Lawmakers ride on the MBTA to examine service levels

BOSTON (STATE HOUSE) – Weeks after many of their constituents endured dismal MBTA performance during a wave of snowstorms, Massachusetts lawmakers boarded MBTA trains Thursday to check out current service levels.

Legislators who live within an hour of Boston were asked to take a train, subway, bus, or boat by a grassroots organization called Gov On The T. Nearly 50 lawmakers committed to riding mass transit to work on Thursday, the last official day of winter.

Organizers of the ride the T to work event said they wanted to keep the transit agency’s troubles on center stage as the Legislature and Gov. Charlie Baker search for solutions to address the cancellations, delays and other problems that plagued bus and train routes this winter.

Rep. Thomas Stanley (D-Waltham) took the train from Waltham. He normally drives to Boston, but in previous jobs took the train every day.

“It brought back a lot of bad memories, I will tell you that,” he said after arriving at the State House.

“I have a lot of sympathy for everybody who is completely wild about it,” said Rep. Christopher Walsh (D-Framingham) as he arrived at the State House after taking the commuter rail.

Walsh, who typically drives to work, said he took the train a few times this winter. One time, it took him four hours to get to Boston after boarding an Amtrak train and then being rerouted to a commuter rail.

Walsh said he recognizes it was an unusual winter, but added “even now that that’s happened, we’ve really got to get our act together to know what to do with these things. I don’t think they are going to be unusual in the future.”

Rep. David Linsky, a Democrat from Natick, took the same train as Walsh Thursday. It was 15 minutes late, “which isn’t terrible,” he said. But the message board did not reflect the delay to passengers, Linsky said.

Commuters this winter often complained the MBTA failed to communicate about delays and cancellations.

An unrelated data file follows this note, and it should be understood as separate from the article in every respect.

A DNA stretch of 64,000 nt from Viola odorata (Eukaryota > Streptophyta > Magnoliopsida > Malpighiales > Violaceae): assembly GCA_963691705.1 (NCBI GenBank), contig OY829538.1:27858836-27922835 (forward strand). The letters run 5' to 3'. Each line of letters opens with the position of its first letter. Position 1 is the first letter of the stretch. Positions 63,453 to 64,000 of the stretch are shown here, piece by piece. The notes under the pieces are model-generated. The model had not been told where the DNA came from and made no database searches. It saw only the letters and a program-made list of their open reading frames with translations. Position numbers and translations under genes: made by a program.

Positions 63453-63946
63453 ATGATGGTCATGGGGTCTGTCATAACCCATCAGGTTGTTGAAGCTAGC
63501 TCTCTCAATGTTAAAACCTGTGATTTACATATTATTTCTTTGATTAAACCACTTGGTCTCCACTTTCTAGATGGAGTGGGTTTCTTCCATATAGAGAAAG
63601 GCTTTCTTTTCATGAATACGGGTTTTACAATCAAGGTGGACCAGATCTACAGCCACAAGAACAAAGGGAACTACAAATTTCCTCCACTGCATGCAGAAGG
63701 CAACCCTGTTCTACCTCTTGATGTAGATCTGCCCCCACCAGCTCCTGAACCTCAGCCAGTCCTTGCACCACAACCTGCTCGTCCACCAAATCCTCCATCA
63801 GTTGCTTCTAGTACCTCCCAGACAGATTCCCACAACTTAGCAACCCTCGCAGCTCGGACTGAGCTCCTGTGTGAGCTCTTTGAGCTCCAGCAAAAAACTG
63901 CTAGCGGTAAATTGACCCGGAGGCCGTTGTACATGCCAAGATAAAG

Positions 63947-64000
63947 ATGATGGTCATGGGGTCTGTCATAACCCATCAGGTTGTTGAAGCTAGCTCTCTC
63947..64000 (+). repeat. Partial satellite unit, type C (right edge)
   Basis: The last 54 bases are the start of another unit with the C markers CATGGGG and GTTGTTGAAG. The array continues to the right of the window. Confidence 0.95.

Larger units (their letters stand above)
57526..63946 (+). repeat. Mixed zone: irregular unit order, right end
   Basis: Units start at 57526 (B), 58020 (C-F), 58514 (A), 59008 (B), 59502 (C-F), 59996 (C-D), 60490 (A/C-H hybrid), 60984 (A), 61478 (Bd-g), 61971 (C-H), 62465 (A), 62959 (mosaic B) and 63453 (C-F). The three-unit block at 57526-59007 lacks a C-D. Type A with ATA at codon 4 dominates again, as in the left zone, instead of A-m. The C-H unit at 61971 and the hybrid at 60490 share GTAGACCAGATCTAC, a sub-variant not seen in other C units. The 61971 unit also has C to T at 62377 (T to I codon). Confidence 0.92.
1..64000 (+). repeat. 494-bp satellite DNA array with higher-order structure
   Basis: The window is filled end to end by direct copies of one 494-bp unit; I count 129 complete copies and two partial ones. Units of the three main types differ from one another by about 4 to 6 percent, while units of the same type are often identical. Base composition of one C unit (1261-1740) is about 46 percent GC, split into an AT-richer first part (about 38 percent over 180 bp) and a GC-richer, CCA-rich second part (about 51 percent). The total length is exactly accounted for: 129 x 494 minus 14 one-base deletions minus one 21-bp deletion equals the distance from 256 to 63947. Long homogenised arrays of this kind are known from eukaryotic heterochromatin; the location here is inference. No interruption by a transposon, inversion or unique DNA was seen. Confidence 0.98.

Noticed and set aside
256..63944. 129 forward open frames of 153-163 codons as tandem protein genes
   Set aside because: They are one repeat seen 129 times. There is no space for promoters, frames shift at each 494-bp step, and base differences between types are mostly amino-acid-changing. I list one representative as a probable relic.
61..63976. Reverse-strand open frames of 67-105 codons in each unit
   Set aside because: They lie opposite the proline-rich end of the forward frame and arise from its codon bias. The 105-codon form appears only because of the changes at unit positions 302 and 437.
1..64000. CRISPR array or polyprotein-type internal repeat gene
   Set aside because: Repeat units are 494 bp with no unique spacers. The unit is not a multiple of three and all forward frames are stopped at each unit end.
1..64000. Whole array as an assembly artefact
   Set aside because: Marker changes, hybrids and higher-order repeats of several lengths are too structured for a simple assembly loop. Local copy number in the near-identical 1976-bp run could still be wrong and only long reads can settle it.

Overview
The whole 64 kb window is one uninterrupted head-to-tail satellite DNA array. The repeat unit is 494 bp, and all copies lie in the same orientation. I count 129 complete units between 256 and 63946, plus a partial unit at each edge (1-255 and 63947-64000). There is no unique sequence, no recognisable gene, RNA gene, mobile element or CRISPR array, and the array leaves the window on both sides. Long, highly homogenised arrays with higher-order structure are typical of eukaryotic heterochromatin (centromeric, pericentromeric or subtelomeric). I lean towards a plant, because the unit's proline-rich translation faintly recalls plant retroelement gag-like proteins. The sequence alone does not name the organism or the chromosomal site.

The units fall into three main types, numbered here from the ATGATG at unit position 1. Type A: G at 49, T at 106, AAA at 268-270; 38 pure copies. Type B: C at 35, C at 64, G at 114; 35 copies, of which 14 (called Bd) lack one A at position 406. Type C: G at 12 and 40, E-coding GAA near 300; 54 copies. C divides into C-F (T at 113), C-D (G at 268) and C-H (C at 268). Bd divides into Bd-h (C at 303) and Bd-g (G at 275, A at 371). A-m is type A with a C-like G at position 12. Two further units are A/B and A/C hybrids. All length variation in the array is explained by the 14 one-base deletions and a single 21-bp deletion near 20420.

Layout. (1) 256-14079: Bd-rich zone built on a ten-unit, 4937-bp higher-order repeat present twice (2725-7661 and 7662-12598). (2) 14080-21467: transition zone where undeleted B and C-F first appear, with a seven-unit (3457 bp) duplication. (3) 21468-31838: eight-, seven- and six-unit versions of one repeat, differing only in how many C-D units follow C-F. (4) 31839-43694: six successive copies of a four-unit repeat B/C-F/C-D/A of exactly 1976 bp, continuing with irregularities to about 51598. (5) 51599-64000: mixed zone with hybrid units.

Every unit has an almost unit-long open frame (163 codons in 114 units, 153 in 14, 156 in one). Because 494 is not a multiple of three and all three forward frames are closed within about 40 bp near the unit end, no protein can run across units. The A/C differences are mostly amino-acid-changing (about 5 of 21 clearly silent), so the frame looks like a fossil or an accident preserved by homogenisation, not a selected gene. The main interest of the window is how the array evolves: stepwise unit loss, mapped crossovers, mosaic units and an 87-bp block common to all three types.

“The ride itself was uneventful. But there’s a lot of frustrated people because they never really know when the train is coming. The message board, if it is going to be late should reflect that, and they should notify earlier,” Linksy said.

Linsky said he spoke with a woman at the train depot who was taking the commuter line to Boston for a job interview.

“Of course she was very concerned about being late for a job interview,” Linsky said. “It shows the importance of needing a reliable train service, and they need to stick to the schedule as best as they can.”

The MBTA subway system returned to full service Thursday for the first time since Jan. 22 when record-setting snowstorms began pummeling the region.

The commuter rail system, operated for the MBTA by Keolis Commuter Rail Services, continues to run with a reduced number of trains and limited schedule. Keolis plans to fully restore service by the end of the month.

Joe Pesaturo, a spokesman for the T, said the Green Line returned to normal service Thursday with 146 cars running. The Green Line was the last subway line to return to full service.

“A big shout-out to our light rail vehicle maintenance crews who have been working around the clock to restore service to pre-blizzard levels,” Pesaturo said in an emailed statement.

On Thursday the Red Line was running 178 cars, the Orange Line 96 and the Blue Line 84, according to Pesaturo.

Rep. Alice Peisch (D-Wellesley) also took the commuter rail Thursday, something she does occasionally but not every day. She said she did not experience anything she was not already aware of from her own commute and talking to other riders.

“The train was 20 minutes late, overcrowded with people standing not only in cars but between cars, and fares were not collected by the time it got to Wellesley,” she said.

Peisch described the train as “dangerously overcrowded,” and said she finds it “incomprehensible” that service has not been fully restored yet considering the last major snowstorm was more than a month ago.

Copyright 2015 State House News Service

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